Blackfriars station

Blackfriars station at night seems over-large. Nearby attractions are sparse. There’s the Blackfriar pub, a curious wedge-shaped Art Nouveau building saved after a campaign by Sir John Betjamin. There’s the automatic flowers machine in the concourse of the station itself, where guilty city workers in need of an evening gesture can drop twenty five quid to free bouquets from little plastic boxes. There’s not a lot else.

Dawn and sunset both offer spectacular views of the river and rapidly changing city vista, but these face competition from free papers and candy crush.

The river-spanning platforms are designed for twelve carriage trains. Which means the four carriage ones that run in the evening seem puny and out of place. The trains stop at the south end of the bridge, while most of the passengers arrive from the north side. So many an evening ends with a shuffle, then a panicked trot as passengers seek their steed back to the suburbs.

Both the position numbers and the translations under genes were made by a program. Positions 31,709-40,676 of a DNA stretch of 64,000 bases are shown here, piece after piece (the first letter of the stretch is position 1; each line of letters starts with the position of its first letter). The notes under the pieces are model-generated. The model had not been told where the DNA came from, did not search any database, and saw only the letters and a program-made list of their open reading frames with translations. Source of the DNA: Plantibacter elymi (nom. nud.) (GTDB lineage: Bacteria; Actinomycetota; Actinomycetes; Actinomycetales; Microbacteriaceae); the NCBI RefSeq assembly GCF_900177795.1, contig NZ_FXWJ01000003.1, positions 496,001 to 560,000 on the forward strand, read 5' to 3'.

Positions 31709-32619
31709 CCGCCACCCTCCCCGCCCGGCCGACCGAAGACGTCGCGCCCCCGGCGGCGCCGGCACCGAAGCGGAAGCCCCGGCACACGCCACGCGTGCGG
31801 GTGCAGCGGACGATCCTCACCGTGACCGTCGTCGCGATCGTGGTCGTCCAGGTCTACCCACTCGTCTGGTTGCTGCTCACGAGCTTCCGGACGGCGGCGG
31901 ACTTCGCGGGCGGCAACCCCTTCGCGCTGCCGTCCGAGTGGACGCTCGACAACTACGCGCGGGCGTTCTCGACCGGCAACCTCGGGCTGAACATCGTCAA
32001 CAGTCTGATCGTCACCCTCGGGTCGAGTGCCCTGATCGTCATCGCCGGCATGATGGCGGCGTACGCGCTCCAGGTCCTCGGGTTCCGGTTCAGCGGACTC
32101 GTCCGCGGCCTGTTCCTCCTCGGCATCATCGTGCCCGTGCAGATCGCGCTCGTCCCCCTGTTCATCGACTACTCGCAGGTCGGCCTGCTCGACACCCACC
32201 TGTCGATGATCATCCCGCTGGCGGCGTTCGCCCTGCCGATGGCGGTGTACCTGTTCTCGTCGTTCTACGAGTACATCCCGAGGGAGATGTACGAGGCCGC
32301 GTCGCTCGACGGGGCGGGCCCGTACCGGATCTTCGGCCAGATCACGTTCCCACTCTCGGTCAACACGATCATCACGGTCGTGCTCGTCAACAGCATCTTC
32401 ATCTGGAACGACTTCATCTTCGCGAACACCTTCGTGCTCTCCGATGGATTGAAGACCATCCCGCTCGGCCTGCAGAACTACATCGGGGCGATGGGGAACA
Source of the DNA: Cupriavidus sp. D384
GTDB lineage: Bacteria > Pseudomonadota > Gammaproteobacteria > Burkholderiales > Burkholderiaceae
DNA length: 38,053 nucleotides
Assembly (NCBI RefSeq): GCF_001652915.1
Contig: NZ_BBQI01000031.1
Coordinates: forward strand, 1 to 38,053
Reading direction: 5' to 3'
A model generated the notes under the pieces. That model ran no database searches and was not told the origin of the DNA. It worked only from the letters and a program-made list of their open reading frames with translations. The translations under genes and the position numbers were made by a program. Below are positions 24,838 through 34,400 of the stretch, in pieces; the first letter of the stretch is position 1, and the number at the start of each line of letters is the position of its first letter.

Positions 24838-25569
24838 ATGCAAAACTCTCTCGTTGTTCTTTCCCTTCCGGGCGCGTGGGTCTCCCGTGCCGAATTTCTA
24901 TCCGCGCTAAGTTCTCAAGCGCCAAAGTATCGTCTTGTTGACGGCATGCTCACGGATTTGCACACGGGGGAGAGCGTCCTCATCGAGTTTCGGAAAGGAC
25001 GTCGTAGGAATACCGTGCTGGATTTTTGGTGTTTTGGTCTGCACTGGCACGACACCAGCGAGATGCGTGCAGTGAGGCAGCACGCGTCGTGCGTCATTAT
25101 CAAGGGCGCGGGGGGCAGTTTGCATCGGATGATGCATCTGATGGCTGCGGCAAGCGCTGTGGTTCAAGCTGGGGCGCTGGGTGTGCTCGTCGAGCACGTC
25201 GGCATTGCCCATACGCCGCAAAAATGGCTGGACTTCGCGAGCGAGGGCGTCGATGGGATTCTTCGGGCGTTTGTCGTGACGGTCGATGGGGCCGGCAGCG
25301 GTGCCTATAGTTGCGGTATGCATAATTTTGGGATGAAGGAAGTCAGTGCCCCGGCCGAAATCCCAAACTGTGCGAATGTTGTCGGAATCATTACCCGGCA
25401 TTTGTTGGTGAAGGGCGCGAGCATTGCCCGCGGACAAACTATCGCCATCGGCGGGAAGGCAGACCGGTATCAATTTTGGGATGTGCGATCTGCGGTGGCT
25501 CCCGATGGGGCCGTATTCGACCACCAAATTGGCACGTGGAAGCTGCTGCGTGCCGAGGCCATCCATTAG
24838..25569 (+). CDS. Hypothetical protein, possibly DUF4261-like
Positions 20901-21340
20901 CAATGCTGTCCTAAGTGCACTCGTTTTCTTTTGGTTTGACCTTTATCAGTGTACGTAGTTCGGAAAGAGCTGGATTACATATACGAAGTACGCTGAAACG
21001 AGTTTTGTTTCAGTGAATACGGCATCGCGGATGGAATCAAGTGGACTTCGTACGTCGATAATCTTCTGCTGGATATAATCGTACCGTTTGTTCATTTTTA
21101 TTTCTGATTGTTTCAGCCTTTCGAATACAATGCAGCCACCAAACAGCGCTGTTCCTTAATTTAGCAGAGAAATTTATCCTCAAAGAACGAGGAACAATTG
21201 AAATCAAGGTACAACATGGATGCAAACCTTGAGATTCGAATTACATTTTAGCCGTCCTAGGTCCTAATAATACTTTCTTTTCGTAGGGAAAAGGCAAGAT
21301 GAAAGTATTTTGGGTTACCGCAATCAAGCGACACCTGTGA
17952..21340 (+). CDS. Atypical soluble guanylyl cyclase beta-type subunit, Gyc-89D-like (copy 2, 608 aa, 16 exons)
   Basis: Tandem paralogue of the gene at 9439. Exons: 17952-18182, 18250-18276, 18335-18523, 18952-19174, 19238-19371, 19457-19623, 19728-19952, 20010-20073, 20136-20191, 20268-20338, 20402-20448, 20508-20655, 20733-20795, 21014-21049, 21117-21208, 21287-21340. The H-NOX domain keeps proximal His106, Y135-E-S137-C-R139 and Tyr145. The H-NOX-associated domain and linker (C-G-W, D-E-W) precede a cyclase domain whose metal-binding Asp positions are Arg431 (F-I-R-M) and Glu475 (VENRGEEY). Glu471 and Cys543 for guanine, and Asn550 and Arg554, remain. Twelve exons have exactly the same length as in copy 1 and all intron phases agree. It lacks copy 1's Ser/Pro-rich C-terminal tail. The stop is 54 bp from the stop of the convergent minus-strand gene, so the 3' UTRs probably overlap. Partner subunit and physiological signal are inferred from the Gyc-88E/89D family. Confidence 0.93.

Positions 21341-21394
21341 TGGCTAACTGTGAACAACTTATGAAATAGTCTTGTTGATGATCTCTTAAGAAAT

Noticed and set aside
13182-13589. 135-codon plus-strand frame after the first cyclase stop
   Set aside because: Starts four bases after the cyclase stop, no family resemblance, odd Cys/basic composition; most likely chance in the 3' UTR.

They’ll be back here in eight hours or so.

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